Toxic Algae Puts America’s Summer Plans on Hold

If you type the words “toxic algae bloom” into a Google News search bar, you’ll find stories from the last few months about people all around the U.S. whose summer plans have been halted by toxic algae. Lakes and reservoirs in several states have been eerily quiet as residents and vacationers have been warned not to expose themselves or their pets to these contaminated water bodies.

California’s toxic algae problem is now worse than ever, and officials have placed signs at 30 freshwater lakes and reservoirs warning swimmers and boaters to stay out of the water. Because of the severe droughts the state has experienced over the last few years, water levels have dropped significantly, allowing sunlight to easily penetrate the water and accelerate the growth of toxic algae.

In Minnesota, America’s “Land of 10,000 Lakes,” officials have struggled to identify the cause of toxic algae blooms in the state’s southern lakes. Earlier this month, a homeowner on Beaver Lake in Steele County reported problems that he believed were caused by sewage from a septic tank. After testing, local environmental officials announced that toxic algae was the culprit, which prompted the closure of a popular county park that runs alongside of the lake.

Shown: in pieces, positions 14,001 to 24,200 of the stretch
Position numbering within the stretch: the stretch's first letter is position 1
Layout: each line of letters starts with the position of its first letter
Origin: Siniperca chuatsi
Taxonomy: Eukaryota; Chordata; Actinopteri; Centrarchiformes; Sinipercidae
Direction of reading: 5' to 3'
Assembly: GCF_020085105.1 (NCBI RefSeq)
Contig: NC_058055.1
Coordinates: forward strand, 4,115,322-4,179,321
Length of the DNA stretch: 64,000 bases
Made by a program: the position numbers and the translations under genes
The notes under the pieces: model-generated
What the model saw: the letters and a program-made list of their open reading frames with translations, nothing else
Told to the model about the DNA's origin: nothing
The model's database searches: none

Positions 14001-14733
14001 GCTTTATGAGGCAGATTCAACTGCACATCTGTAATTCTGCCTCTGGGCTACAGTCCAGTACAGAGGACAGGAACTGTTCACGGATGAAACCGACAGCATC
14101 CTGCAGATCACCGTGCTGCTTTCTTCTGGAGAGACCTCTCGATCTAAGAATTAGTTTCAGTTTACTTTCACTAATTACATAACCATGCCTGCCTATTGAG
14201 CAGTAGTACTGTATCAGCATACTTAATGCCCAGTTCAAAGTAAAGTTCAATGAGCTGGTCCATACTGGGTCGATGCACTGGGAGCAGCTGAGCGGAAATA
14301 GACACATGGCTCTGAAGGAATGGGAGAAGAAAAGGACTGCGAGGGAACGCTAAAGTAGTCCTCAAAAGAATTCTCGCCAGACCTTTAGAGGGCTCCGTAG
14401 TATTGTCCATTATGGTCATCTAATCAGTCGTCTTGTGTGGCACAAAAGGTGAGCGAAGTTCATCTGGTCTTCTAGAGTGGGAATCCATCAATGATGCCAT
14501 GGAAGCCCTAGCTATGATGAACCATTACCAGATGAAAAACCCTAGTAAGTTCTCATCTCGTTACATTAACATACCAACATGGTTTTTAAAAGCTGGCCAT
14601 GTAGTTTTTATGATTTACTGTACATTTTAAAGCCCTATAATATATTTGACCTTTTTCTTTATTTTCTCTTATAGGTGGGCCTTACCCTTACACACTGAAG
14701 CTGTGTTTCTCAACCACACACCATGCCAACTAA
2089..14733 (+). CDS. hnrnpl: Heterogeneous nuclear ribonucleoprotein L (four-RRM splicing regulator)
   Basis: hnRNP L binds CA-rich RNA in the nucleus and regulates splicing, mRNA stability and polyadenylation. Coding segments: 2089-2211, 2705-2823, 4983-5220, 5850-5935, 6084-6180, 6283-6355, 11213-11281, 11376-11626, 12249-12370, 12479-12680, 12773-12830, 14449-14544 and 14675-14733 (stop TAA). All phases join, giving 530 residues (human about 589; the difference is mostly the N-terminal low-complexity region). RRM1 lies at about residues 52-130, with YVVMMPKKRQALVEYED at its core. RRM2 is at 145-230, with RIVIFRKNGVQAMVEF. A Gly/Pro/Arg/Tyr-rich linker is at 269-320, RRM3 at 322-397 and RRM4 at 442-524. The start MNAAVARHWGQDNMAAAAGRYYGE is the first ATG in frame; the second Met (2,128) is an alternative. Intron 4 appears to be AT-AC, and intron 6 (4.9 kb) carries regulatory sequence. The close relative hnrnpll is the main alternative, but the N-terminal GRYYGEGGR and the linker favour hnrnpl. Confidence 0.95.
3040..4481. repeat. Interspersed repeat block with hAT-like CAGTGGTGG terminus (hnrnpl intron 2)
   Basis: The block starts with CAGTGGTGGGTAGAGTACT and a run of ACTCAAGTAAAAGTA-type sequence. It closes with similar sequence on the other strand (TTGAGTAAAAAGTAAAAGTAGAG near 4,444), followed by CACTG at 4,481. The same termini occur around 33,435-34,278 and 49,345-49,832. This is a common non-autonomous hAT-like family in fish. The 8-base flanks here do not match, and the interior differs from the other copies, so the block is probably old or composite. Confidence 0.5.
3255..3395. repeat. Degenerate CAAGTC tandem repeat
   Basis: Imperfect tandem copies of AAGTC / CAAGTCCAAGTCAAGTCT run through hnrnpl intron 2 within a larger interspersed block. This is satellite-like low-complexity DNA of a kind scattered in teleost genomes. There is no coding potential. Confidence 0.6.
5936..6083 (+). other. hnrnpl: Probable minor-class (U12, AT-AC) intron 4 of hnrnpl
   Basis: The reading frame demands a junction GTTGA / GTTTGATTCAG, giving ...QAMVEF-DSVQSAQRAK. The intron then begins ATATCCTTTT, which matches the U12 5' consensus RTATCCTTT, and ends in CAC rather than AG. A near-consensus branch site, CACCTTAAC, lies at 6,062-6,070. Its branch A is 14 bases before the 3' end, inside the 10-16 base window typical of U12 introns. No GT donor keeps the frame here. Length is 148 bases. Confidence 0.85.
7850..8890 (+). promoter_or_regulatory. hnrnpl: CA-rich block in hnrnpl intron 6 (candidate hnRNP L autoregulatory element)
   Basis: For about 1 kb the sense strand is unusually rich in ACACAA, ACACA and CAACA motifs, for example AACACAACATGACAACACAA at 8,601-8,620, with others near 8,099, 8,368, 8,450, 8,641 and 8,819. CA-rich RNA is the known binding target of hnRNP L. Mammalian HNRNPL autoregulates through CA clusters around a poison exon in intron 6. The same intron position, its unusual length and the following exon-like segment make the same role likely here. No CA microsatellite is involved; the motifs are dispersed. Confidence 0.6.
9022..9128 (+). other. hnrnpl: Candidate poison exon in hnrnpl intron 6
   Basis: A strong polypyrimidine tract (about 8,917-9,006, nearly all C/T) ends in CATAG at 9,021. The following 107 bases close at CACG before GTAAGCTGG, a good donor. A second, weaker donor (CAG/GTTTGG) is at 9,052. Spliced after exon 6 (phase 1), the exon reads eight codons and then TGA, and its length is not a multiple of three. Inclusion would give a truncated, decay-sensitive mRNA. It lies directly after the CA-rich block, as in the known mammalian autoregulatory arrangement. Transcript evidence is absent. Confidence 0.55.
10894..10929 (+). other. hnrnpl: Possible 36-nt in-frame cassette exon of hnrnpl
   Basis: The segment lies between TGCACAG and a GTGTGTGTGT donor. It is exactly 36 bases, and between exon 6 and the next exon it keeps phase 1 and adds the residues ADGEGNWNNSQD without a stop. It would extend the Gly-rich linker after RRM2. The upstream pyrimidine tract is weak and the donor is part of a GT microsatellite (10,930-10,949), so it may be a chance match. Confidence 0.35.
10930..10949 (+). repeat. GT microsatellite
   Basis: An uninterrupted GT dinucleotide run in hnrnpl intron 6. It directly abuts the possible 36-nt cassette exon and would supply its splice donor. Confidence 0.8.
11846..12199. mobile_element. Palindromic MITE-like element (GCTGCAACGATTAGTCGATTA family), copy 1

In July, Utah Lake in northern Utah saw the largest algal bloom in its history, causing significant grief for not only swimmers and boaters, but more importantly, environmental officials who question the effect that the bloom will have on the lake’s downstream systems. Utah Poison Control has received numerous calls reporting symptoms of illnesses that are associated with exposure to contaminated water, and the state’s Department of Agriculture and Food has advised against eating produce that has been watered with secondary water sourced from Utah Lake and its Jordan River outlet.

While recent toxic algae blooms have put a damper on summer recreation, the greater problem lies within the risks they pose to the health of humans and animals. NClear™ nanocrystals were engineered to provide a solution to this problem. By utilizing our patented nanocrystals, municipal and industrial wastewater facilities can better control phosphorus discharges, and help to prevent algal blooms. Contact us today to learn more about our solution.